Things snowballed from there, with Tommy taking on a manager who negotiated with several record company executives that were quite interested in signing Tommy and the band. While Tommy went overnight from languishing in small town Michigan to being able to mull over these tantalizing offers from several NYC record company honchos, he was suddenly informed that all of them but one was still interested, that being Morris Levy and his Roulette Records. It turns out that Levy was a ruthless and feared figure in the industry and had made it clear to all the other executives that Tommy was HIS artist and they had to back off. Not wanting to deal with Levy’s wrath, they did.

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    Carmine Appice

    Carmine Appice

    Stick It! - My Life of Sex, Drums, And Rock ‘N’ Roll, by Carmine Appice with Ian Gittins
    Author: Carmine Appice
    Review By Michael Sherer
    Publisher: Chicago Review Press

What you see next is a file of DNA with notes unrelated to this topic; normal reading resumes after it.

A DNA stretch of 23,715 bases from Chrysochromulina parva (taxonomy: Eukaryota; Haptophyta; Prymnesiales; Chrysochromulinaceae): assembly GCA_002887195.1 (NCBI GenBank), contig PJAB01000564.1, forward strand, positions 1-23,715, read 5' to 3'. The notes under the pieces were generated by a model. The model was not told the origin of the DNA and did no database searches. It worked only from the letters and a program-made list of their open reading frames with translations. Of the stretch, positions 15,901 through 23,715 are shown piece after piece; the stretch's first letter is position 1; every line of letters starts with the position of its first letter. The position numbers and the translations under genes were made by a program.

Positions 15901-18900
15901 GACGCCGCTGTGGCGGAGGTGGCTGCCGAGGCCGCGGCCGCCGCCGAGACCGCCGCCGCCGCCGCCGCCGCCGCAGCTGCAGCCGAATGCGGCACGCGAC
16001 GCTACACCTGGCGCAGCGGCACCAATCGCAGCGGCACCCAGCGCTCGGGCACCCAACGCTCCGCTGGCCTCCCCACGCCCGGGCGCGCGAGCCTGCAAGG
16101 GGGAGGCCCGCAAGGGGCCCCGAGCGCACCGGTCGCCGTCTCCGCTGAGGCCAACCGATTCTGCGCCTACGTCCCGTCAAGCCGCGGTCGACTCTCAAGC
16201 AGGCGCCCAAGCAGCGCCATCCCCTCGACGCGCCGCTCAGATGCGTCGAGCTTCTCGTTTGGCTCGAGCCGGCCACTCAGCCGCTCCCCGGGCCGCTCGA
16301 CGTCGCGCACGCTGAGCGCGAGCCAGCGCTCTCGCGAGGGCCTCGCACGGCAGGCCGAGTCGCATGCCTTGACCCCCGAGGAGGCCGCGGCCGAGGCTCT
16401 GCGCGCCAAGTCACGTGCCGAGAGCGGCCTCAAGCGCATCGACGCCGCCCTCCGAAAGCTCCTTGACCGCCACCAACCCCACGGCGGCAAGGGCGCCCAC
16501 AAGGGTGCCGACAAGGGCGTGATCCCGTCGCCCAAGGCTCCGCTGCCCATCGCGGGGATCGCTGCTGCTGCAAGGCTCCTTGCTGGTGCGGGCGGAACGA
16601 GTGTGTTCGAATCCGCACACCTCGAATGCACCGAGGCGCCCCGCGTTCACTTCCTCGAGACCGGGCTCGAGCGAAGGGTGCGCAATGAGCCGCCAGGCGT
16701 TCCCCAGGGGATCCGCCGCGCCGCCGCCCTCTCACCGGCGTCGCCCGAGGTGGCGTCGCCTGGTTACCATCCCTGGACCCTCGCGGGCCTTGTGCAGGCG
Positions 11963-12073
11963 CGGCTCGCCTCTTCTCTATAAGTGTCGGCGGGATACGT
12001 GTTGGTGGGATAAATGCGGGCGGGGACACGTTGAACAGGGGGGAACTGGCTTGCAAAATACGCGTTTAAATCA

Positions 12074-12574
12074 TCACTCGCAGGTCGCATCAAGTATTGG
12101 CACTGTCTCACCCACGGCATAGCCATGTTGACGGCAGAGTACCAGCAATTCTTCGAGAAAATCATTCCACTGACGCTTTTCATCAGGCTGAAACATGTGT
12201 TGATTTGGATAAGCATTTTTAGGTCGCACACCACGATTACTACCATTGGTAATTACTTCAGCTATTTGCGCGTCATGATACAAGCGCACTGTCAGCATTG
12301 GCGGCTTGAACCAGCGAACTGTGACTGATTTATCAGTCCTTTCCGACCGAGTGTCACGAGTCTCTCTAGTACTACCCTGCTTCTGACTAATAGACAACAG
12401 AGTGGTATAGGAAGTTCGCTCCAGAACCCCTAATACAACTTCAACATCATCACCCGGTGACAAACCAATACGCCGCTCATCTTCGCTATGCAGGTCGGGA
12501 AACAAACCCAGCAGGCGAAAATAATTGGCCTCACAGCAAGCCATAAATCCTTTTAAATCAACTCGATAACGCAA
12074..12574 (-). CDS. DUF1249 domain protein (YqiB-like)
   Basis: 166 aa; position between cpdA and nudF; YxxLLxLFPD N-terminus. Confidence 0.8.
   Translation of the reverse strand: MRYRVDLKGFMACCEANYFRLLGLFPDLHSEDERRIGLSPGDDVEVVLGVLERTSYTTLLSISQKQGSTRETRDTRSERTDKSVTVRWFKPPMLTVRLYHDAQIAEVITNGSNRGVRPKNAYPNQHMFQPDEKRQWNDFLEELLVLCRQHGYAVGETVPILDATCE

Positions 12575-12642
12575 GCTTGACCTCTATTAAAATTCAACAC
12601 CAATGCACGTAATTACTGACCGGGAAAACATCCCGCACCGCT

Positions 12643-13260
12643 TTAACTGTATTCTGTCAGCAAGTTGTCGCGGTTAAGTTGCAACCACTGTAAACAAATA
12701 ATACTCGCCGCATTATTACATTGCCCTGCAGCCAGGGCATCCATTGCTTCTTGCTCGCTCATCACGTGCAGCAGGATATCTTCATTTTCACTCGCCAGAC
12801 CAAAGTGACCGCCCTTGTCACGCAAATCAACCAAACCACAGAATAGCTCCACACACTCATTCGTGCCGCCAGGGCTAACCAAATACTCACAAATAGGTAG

Posted: Jul 2016
    (6322) Page Views

    This page turning book, written by Carmine with the help of Ian Gittins, tells of the amazing, fifty year plus year journey of one of the most influential, innovative and well known rock drummers of all, and one who has seen and done everything that someone could dream of in living a proverbial rock star life.

    Growing up in Borough Park, Brooklyn, a very Jewish and Italian area of NYC, Carmine hung with gangs as a teenager and indulged in some of their hoodlum activities. At least a couple of the other guys wound up going to jail or dying from overdosing. Or were snuffed out from Mafia related reasons upon getting involved with organized crime. Carmine decided that he wasn’t going to go in that doomed direction, and was determined to make it in music instead. After toiling in some other groups trying to make it he joined The Penguins, another local band, after being highly impressed with their musicianship. They changed their name to the much more interesting Vanilla Fudge when a female fan said after a concert that they sounded like a white soul band, like vanilla fudge. They also found an effective manager in Phil Basile, in good part because he was connected to the mob and owned a big and popular club in Long Island to have them be the house band for.

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    Lita Ford's Autobiography

    Lita Ford's Autobiography "Living Like A Runaway: A Memoir"

    Living Like A Runaway: A Memoir